Peter Eisenman was once interviewed on television about a football stadium he had designed. He spoke briefly about the size of the air conditioning system and how important it was for spectators. 
It was a curious moment, since his architecture is often associated with breaking the boundaries of the practical. It's more useful to think of his buildings as sculpture.

Thursday, June 8, 2017

not all that we seem

The graphics department at towers of ilium was tasked with finding some compelling images of Morocco. A Google search turned up this lovely view of Tuscany. No effort has been made to find pictures of Morocco that are similar--Assumptions of what that country looks like will be left to the imagination or to more thorough searches on the Internet.

Wednesday, June 7, 2017

and aldo rossi

Don't be a stodgy old fool! Get buried in post-modern splendor! Such is the legacy of Aldo Rossi, who continued the fine tradition of cemetery design. This structure is a highlight. It reminds its inhabitants of the office buildings where they toiled away their lives.

Tuesday, June 6, 2017

unencumbered by the weight of all these crowds

The machine in the garden usually implies some form of prosperity--and it matters little whether that belongs to the past, present, or future. The romanticism of the human intervention saves a natural landscape from drifting too far into the sublime. What is El Capitan without the scars of crampons?

The resurrection of old factory towns is a romantic pursuit. Those who indulge in it experience occasional victories, but at great cost. Cheaper to build a strip mall and a suburb where every house has an obligatory patch of chemically enhanced front lawn. The old factory towns decay better.

Monday, June 5, 2017

grid land

Multi-unit residential architecture has made some minor advances in the past few decades. Developers tend to focus on interior amenities like in-suite laundry closets and logical floor plans. Accessibility codes mandate well proportioned bathrooms and energy codes guarantee a comfortable indoor temperature.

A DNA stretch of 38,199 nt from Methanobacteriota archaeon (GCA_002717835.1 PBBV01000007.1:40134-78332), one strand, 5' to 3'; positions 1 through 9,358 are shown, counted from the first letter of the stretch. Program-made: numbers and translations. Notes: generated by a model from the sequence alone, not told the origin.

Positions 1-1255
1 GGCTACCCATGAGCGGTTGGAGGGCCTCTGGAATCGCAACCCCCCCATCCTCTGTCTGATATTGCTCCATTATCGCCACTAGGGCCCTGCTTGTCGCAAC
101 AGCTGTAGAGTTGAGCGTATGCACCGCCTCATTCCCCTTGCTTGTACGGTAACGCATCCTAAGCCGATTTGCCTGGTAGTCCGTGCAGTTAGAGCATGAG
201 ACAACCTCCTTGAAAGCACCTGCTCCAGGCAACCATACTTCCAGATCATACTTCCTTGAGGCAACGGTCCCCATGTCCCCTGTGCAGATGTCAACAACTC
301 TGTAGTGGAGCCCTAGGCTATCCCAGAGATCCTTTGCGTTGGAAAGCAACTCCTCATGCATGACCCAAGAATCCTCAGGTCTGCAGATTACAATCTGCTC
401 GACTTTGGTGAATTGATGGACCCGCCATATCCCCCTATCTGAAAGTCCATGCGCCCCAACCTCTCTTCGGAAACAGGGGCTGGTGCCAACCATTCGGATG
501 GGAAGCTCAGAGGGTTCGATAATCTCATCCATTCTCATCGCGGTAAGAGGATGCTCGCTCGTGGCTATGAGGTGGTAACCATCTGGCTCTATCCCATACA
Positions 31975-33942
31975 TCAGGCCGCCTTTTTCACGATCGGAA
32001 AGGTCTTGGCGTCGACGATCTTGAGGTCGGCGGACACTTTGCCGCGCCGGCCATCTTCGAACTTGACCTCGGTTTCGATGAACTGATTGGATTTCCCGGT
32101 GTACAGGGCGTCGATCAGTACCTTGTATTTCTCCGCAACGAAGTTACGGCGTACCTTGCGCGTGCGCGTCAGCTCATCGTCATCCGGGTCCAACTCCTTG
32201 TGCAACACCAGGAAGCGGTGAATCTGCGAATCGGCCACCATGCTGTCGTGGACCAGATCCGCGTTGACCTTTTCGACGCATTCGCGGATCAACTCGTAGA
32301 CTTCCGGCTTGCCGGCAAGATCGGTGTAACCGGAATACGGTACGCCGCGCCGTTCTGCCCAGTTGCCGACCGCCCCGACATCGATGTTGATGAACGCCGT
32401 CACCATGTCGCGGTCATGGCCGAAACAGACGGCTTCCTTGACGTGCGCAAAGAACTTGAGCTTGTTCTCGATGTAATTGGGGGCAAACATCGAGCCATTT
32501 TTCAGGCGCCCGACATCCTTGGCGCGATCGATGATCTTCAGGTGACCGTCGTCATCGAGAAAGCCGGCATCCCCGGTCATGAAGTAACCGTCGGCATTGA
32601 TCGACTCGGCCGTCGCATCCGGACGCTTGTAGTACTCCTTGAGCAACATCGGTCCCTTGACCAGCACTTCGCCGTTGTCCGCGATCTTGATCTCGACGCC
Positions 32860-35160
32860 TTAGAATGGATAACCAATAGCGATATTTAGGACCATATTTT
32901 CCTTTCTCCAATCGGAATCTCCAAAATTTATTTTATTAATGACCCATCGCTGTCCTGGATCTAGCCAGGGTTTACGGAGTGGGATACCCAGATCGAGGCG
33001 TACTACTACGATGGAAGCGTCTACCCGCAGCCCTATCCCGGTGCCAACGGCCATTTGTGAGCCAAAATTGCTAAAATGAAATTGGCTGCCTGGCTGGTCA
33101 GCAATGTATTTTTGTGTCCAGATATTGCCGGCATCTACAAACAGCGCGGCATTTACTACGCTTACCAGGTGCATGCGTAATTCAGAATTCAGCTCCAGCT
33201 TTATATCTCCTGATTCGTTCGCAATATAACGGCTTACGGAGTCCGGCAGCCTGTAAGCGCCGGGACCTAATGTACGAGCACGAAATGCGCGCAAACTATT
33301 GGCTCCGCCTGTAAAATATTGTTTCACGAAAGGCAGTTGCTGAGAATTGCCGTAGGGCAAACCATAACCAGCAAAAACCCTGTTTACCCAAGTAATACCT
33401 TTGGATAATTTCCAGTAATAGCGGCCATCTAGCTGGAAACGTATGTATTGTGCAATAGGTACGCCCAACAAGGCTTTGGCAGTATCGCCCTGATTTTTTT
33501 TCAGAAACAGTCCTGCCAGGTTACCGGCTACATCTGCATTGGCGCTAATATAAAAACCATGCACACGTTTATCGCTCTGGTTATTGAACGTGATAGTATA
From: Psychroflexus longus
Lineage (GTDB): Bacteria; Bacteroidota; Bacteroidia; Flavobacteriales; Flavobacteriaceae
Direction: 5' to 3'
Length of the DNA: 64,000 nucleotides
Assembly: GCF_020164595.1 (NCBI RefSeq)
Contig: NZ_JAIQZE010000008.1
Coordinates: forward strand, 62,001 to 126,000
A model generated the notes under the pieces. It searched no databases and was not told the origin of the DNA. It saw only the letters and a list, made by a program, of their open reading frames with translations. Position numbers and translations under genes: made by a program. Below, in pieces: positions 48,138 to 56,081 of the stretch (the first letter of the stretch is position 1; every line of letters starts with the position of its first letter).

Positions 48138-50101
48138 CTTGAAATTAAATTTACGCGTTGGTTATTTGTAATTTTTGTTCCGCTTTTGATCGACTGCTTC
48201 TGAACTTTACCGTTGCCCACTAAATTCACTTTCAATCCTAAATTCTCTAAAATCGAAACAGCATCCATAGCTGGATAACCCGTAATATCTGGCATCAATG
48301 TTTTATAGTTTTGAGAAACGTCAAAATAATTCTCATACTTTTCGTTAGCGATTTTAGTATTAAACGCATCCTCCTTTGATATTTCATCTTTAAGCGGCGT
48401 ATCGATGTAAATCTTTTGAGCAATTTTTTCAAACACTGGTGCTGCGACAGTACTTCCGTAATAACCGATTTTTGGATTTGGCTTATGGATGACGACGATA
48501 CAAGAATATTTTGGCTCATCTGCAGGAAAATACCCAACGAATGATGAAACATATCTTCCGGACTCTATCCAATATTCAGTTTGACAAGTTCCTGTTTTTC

Exterior treatments are another matter. Cheap windows and siding materials are the rule, and architects are asked to mitigate this obvious poverty with pointless massing and flashy colors. Monotonous grids are frowned upon except in luxury high-rises.

Sunday, June 4, 2017

sailing for the horizon

Long suffering readers may note the inconsistent treatment of modern architecture on this blog. Although the overall tone is negative, grudging respect is accorded to some of the big names of the movement: Mies, Wright, Saarinen, Ben Thompson....all managed to produce memorable works. The harm they did with individual buildings in the service of their art is not the real issue. They inspired generations of less talented designers and brainwashed thousands of institutional clients. The mediocrity and hypocrisy that distinguishes so much of the practice of those educated in the tradition is discouraging. Now, preservationists are adding second rate design efforts to their list of protected buildings--the most egregious examples include anything by Paul Rudolph and most buildings in the greater Boston region. Ultimately, the indifference of the general public and the unchecked greed of developers may remove most of these insults from the landscape. Even if the replacements are banal, they won't be dripping with bombastic ideology and near complete lack of function.

Towers of ilium is seeking a marketing consultant to expand the reach of this blog. Inquiries can be slipped under the office door along with cash donations. It will be a competitive interview process.

Saturday, June 3, 2017

ruin and hopelessness

Journalist Jill Lepore has a new piece in the New Yorker on the evolution of dystopian/utopian genre in modern media. She argues that we've entered a period of hopelessness and despair as real life events infect our production and consumption of the medium. Towers of ilium begs to differ--not just because of the overriding belief that we shall prevail, but because dystopic authors need to cultivate an extreme atmosphere of authenticity in order to sell their ideas. No one writes seriously about Utopias, and for that, we're grateful. It's no fun when everyone is having fun.

Thursday, June 1, 2017

not zaha hadid

Towers of ilium has so far avoided any discussion of really famous architects. Today, we rectify that omission in order to discuss Richard Meier. Good, we got that out of our system.